Central mechanical engineering vocational school

Original name: Király Ipari Szakközépiskola, later Kovorobná škola
Address: Bratislava, Fajnorovo nábrežie 5
Architect: Gyula Kolbenheyer
Builder: Pöhlmann Hugó és Kurz, Budapest
Designed 1903, constructed 1903-04

Gyula Kolbenheyer (1851-1918) was a Hungarian architect and painter originally from Igló, now Spišská Nová Ves in eastern Slovakia. He eventually moved to Budapest, where he worked as a professor and was appointed the first director at a newly-opened upper-level civil engineering vocational school. He was considered an expert in the design of educational institutions, where in addition to architecture he also provided critical commentary to the trade press.

Pressburg’s technical school was designed to be a compact symmetrical structure with an ingeniously designed floor plan.  There was a courtyard situated in the center with the main staircase dividing it into two equal parts.  A single-loaded corridor winds around the perimeter of the courtyard with the classrooms overlooking the street, while the corridor faces the inner courtyards. In addition to standard classrooms, the school also had generously dimensioned workshops specialized for locksmith and metal foundry work. The expression architecturally was in line with prevalent architecture in early 20th century Hungary, combining historical motifs and folk ornamentation into artistically demanding compositions. Ceramic tiling and unplastered brick were likewise considered authentic in such a context. Kolbenheyer incorporated a brick motif in an outline reminiscent of a Renaissance palace. The sculptural composition and different color tones for the ceramic elements emphasize the building’s vertical articulation and additionally provide an imaginative ornamentation of the façades.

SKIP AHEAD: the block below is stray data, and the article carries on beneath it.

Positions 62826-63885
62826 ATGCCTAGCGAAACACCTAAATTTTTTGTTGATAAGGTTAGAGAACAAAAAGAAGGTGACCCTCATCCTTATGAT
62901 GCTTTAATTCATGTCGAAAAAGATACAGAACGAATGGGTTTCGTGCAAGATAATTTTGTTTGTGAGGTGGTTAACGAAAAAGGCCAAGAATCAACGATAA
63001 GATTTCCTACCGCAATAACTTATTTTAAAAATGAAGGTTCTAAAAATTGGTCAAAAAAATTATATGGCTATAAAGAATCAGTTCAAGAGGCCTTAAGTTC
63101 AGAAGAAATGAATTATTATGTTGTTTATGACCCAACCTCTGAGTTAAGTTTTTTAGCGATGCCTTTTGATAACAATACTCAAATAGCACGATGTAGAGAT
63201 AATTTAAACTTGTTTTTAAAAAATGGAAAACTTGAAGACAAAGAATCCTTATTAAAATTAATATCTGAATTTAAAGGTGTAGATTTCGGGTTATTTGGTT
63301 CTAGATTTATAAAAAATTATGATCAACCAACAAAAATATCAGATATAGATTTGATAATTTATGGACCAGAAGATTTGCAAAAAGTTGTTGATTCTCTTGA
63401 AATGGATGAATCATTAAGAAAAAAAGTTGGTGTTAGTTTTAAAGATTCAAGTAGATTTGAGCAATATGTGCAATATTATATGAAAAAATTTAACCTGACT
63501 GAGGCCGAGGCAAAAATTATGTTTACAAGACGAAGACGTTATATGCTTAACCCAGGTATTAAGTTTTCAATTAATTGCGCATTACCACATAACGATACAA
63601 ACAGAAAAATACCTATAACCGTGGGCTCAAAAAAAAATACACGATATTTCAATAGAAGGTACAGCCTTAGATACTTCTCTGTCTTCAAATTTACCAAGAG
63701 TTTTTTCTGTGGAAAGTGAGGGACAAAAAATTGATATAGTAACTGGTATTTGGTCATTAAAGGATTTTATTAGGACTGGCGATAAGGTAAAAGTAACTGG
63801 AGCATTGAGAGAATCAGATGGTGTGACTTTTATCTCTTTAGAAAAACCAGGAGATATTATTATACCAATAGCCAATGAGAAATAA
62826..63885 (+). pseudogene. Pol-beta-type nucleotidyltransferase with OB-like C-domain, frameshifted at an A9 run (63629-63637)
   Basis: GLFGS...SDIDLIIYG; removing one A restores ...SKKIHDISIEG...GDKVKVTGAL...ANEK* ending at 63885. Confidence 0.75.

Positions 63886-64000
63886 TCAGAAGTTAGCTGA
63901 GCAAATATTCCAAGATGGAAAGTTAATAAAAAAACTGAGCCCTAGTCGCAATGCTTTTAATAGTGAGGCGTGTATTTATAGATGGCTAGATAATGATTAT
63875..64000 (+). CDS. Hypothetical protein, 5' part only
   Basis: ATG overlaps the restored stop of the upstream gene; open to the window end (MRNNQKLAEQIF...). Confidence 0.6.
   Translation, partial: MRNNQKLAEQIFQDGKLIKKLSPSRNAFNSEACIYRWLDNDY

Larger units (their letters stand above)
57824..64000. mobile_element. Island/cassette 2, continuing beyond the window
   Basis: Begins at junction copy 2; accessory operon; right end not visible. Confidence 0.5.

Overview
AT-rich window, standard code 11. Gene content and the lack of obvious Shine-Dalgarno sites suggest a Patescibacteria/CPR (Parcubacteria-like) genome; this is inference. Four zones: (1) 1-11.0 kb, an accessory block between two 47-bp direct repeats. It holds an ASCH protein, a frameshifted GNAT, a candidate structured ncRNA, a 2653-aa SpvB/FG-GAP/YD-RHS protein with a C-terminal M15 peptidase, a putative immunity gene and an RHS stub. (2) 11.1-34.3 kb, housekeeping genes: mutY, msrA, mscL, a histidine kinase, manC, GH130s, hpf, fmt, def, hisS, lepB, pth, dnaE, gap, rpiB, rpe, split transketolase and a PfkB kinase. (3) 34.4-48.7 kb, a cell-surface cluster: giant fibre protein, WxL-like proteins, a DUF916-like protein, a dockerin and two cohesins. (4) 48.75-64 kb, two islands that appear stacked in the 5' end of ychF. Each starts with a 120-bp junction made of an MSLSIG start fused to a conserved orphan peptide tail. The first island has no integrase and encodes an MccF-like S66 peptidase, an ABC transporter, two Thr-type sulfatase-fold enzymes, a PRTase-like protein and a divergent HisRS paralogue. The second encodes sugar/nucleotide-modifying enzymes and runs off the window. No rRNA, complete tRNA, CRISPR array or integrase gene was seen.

Two side wings, whose façades have no ornamentation, were added to the original building in 1921 and at the same time the courtyard was walled off. The design was produced by the public works department of post-war Bratislava and they turned out to be surprisingly harmonious with the original building.

HM

Source of illustrations:
City of Bratislava Archives, Bratislava City Museum

References:
Gerle, János, Attila Kovács and Imre Makovecz: A századforduló magyar építészete. [Budapest], Szépirodalmi könyvkiadó – Bonex 1990. 287 p.
Dulla, Matúš and Henrieta Moravčíková: Architektúra 20. storočia na Slovensku [20th Century Architecture in Slovakia]. Slovart 2002.
Motherland and Progress: Hungarian Architecture and Design 1800-1900. Ed. József Sisa, Birkhäuser 2016.

Menu